A recent paper published in Science suggests that there is room for an extra 0.9 billion hectares of canopy cover, which could sequester 205 gigatonnes of carbon in areas that would naturally support woodland and forests. It then goes on to state that failure to act soon could see the total potential for additional canopy cover reduced to just 223million hectares by 2050, as the land becomes less hospitable.
A response to this paper suggests that it made a number of crucial oversights. Firstly, it may be overestimating the amount of carbon that an extra 0.9 billion hectares of tree coverage could bring. The authors have neglected the carbon that is already stored in vegetation and degraded soil that the new forests would seek to replace. The additional capacity for carbon storage would only amount to the difference between the two.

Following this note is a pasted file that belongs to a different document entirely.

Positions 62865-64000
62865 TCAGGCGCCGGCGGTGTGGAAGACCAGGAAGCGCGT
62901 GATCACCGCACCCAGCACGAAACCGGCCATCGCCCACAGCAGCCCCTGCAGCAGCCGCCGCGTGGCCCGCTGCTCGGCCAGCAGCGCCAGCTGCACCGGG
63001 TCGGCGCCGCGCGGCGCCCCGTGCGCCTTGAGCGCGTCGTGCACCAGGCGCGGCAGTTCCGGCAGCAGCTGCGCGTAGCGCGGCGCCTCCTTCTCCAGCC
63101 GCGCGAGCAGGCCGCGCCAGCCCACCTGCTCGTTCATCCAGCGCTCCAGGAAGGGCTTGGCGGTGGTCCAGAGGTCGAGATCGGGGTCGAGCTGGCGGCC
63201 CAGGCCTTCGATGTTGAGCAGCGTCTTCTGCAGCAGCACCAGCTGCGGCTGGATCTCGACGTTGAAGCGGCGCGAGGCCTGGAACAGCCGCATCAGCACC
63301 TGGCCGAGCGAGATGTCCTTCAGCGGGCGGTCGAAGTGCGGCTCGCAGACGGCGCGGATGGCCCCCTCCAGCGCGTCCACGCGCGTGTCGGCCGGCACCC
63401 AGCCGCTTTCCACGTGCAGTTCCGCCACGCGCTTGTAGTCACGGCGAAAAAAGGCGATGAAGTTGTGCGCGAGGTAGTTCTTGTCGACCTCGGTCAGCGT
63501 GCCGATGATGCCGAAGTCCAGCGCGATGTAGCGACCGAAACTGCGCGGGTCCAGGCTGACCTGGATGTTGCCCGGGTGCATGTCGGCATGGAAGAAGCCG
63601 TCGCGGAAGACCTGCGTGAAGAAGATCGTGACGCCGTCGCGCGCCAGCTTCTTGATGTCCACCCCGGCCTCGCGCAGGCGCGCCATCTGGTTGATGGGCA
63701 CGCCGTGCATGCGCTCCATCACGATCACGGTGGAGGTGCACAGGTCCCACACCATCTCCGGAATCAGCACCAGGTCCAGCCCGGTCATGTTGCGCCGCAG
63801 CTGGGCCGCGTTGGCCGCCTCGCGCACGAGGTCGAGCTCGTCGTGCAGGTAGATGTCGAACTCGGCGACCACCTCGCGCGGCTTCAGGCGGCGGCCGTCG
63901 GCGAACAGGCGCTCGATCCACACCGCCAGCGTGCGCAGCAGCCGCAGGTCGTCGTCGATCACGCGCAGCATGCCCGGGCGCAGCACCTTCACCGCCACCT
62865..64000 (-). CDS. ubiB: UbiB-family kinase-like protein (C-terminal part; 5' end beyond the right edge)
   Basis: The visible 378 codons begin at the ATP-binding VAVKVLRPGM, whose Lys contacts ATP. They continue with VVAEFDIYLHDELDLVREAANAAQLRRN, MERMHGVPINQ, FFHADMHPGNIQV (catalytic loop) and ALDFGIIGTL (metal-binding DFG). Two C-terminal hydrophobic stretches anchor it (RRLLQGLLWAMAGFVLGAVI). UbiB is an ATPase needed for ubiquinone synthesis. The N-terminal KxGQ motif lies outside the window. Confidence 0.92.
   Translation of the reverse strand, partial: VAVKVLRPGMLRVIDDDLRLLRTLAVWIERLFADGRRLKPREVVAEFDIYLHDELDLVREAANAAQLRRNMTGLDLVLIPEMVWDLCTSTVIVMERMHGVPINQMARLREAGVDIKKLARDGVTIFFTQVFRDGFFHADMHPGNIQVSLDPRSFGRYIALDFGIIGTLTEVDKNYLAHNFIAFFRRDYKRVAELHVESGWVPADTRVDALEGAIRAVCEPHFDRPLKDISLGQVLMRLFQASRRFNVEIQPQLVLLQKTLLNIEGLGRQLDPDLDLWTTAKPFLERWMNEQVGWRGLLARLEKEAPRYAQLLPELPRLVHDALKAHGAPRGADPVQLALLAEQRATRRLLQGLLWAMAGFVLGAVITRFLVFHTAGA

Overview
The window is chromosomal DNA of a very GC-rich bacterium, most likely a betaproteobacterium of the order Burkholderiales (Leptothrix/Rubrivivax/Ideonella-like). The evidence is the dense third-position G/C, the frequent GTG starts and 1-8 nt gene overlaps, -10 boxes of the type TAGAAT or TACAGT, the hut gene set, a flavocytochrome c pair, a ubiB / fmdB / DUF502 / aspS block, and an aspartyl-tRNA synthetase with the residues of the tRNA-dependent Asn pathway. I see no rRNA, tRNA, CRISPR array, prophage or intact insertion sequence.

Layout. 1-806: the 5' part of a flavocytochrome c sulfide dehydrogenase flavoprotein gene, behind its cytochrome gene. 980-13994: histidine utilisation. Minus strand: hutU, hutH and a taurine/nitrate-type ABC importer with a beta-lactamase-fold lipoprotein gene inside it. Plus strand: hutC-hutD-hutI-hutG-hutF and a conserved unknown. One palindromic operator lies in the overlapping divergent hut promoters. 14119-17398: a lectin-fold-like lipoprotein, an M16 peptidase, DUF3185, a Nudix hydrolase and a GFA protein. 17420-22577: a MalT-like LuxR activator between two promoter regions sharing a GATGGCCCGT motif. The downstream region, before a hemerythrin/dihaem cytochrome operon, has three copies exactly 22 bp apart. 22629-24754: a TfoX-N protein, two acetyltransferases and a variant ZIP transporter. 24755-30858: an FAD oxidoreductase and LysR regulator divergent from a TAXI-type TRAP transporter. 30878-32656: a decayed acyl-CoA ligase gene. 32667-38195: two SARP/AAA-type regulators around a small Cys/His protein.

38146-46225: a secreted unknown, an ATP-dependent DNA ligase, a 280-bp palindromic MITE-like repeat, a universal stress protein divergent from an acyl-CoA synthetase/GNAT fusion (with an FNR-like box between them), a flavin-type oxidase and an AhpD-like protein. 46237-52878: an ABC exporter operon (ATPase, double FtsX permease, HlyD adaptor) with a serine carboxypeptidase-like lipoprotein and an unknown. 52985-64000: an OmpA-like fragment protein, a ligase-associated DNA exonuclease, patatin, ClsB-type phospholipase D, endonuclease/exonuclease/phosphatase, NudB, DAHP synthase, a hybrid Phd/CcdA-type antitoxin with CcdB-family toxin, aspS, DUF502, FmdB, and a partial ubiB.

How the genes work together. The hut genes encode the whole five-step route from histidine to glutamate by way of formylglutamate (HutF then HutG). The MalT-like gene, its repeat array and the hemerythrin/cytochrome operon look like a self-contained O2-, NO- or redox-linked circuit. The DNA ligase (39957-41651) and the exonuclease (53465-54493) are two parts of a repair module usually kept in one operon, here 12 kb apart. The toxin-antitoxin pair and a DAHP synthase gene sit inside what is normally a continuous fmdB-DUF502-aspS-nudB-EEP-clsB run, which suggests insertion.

Secondly, while forests can absorb a lot of carbon, it can take centuries for them to reach their full potential.
The paper also ignores the ‘warming’ effects of planting trees in snow covered areas, which would reduce “albedo” - the amount of light and heat which is reflected rather than absorbed.
Crucially, at our current emission rate of 10 GtC per year, even if we used all of the available space for planting trees, the extra 205Gt of sequestered carbon would only just cover the amount we emit over the next 20 years.
So, what can we do?
Offsetting can help, but if we are to make a lasting impact in reducing global heating and CO2 emissions, there needs to be a radical reduction in fossil carbon emissions.